Lithographic limestone

A lithographic limestone printing plate after use to print a map. Note the uniform fine texture of the stone.

Lithographic limestone is hard limestone that is sufficiently fine-grained, homogeneous and defect free to be used for lithography. Geologists use the term lithographic texture to refer to a grain size under 1/250 mm.[1] The term sublithographic is sometimes used for homogeneous fine-grained limestone with a somewhat coarser texture.[2]


Meleke in the Gerofit Formation (Turonian) near Makhtesh Ramon, southern Israel; a type of lithographic limestone.

The generally accepted theory for the origin of lithographic and sublithographic limestones is that they were formed in shallow stagnant hypersaline and anoxic lagoons. The combination of mild hypersalinity and low oxygen content is believed to have inhibited the formation of microbial mats and prevented the invasion of bottom dwelling organisms. Microbial mats and bottom dwelling organisms would have left fossils, and bottom dwelling organisms would have churned the accumulating sediment, producing a less homogeneous rock. Stagnancy was required to avoid churning or sculpting of the sediment by currents or wave action.[3][4]



The original source for lithographic limestone was the Solnhofen Limestone named after the quarries of Solnhofen where it was first found. This is a late Jurassic deposit, part of a deposit of plattenkalk (a very fine-grained limestone that splits into thin plates, usually Micrite) that extends through the Swabian Alb and Franconian Alb in Southern Germany.[5] Only a small fraction of plattenkalk is suitable for lithography.[4]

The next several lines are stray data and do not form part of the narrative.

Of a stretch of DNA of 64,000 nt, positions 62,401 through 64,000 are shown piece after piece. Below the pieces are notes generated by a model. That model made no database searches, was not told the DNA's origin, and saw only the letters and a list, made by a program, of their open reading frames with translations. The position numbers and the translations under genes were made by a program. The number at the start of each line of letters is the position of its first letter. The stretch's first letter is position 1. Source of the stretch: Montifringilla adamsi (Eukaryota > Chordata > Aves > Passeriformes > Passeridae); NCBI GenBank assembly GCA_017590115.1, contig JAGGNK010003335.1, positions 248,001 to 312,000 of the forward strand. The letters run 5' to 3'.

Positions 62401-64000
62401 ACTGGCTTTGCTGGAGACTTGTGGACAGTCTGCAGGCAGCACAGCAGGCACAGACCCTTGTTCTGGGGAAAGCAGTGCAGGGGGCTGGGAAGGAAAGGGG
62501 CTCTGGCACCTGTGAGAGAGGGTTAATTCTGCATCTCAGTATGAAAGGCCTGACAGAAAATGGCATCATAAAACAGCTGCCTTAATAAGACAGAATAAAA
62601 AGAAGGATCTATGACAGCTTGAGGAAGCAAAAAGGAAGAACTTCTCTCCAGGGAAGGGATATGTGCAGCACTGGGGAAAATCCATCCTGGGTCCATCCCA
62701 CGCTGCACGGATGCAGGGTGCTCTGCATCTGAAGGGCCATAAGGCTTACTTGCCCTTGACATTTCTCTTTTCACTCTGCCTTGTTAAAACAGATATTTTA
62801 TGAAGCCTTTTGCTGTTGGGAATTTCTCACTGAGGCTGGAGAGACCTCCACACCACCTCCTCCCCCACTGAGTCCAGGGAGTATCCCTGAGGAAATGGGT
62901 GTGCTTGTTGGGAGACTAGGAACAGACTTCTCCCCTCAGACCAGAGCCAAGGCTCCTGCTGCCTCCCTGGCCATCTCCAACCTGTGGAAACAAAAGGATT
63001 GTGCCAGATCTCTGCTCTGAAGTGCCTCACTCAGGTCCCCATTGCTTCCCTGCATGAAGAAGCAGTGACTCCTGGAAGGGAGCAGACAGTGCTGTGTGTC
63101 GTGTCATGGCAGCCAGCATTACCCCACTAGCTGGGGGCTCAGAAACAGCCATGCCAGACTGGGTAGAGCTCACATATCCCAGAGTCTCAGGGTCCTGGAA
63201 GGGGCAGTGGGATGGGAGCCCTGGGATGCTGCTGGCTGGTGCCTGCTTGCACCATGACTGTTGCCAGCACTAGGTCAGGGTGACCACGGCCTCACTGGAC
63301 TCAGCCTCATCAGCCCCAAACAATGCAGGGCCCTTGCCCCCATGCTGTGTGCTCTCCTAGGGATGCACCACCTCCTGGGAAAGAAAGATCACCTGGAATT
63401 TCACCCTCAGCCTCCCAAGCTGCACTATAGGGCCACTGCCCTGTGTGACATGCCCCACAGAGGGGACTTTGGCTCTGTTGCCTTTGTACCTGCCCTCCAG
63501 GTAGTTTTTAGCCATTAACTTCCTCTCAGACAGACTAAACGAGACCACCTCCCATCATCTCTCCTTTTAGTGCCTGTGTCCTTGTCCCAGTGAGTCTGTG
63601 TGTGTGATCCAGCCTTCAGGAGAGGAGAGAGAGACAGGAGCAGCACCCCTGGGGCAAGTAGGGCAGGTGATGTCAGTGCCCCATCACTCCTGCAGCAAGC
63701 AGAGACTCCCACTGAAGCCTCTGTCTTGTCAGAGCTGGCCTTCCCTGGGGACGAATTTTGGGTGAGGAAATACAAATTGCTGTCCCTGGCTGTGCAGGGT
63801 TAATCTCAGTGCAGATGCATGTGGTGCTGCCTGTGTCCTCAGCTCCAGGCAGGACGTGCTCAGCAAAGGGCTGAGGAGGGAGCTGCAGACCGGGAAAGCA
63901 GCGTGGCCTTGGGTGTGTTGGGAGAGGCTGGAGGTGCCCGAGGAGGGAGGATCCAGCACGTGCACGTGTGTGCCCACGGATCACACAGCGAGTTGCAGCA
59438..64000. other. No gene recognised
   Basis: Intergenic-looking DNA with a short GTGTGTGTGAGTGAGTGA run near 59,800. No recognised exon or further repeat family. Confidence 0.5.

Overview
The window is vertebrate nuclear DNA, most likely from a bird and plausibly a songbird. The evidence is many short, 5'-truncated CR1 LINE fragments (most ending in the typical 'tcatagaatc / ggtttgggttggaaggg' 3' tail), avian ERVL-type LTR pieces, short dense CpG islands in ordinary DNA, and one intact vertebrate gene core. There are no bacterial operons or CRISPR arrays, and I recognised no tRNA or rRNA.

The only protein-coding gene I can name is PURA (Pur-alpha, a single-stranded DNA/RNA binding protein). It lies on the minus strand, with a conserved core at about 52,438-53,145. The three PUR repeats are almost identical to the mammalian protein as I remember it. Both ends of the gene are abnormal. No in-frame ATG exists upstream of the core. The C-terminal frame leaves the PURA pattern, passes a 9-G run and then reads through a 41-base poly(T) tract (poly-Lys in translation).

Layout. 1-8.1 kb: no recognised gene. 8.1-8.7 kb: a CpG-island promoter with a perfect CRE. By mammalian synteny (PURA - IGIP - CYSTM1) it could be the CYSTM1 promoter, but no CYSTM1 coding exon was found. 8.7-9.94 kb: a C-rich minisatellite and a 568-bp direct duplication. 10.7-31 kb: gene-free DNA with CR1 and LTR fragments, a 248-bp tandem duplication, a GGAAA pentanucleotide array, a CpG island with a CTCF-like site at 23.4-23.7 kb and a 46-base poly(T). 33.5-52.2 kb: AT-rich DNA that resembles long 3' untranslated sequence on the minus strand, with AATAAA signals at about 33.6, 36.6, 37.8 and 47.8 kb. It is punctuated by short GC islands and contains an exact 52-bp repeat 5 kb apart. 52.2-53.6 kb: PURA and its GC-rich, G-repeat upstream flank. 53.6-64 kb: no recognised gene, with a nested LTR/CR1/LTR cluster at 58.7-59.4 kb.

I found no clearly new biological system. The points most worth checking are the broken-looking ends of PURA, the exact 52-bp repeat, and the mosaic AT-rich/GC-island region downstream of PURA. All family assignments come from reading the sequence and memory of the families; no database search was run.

For many years, the Solnhofen deposits were the only source of lithographic limestone. French lithographic limestone from quarries near Montdardier, about 6 km south of le Vigan, Gard was exhibited at the Great Exhibition of 1851, where it earned an honorable mention. This stone is from the upper Lias Group, from the early Jurassic.[6][7] The largest lithographic printing stone ever quarried came from Le Vigan, 230x150cm (90x59 in).[8] Théophile Steinlen used a comparable stone for some of his posters.[9] Several quarries are visible today on the chalky plateau above Montdardier, between 2 km north (43°56′54.46″N 3°35′3.44″E / 43.9484611°N 3.5842889°E / 43.9484611; 3.5842889), and 2 km west (43°55′52.61″N 3°33′38.78″E / 43.9312806°N 3.5607722°E / 43.9312806; 3.5607722) of the town.

Shortly before 1867, a second lithographic limestone quarry was opened in France near Cerin and Crey, Isère (45°46′45.77″N 5°33′14.06″E / 45.7793806°N 5.5539056°E / 45.7793806; 5.5539056).[10] The lithographic limestones of Cerin are from the Kimmeridgian stage of the Upper Jurassic, and as with the Solnhofen deposits, they preserve numerous interesting fossils.[11]

Lithographic limestone from the Lower Cretaceous has been quarried near Santa Maria de Meià on the south flank of the Serra del Montsec in Spain. In 1902, L. M. Vidal, a mining engineer, recognized the importance of the fossils found there.[12]

The Americas

The American Lithographic Stone Company was organized in Louisville, Kentucky in late 1868. It initially focused its operation on quarries in Overton County, Tennessee,[13] but shortly before 1900, it opened a quarry at Brandenburg, Kentucky. This quarry was the only commercial source of lithographic stone in the United States at the turn of the 20th century. Unlike the Solnhofen stone, Kentucky lithographic limestone was slightly dolomitic, and it was judged to be competitive with Solnhofen stone for some purposes, but not for the highest quality work.[14][15] This stone source was sub-Carboniferous (Mississippian).[16] In 1917, the Brandenburg quarry was judged the most important source of Lithographic stone in the United States.[17] Prior to 1916, the output of the Brandenburg quarry was small, but in 1916, as World War I cut off access to Solnhofen stone, the quarry produced 20 tons of finished lithographic stone.[18] The Remains of the Brandenburg Lithograph Quarry are located along the Buttermilk Falls Historic Walking Trail (38°0′3.54″N 86°9′34.74″W / 38.0009833°N 86.1596500°W / 38.0009833; -86.1596500).[19]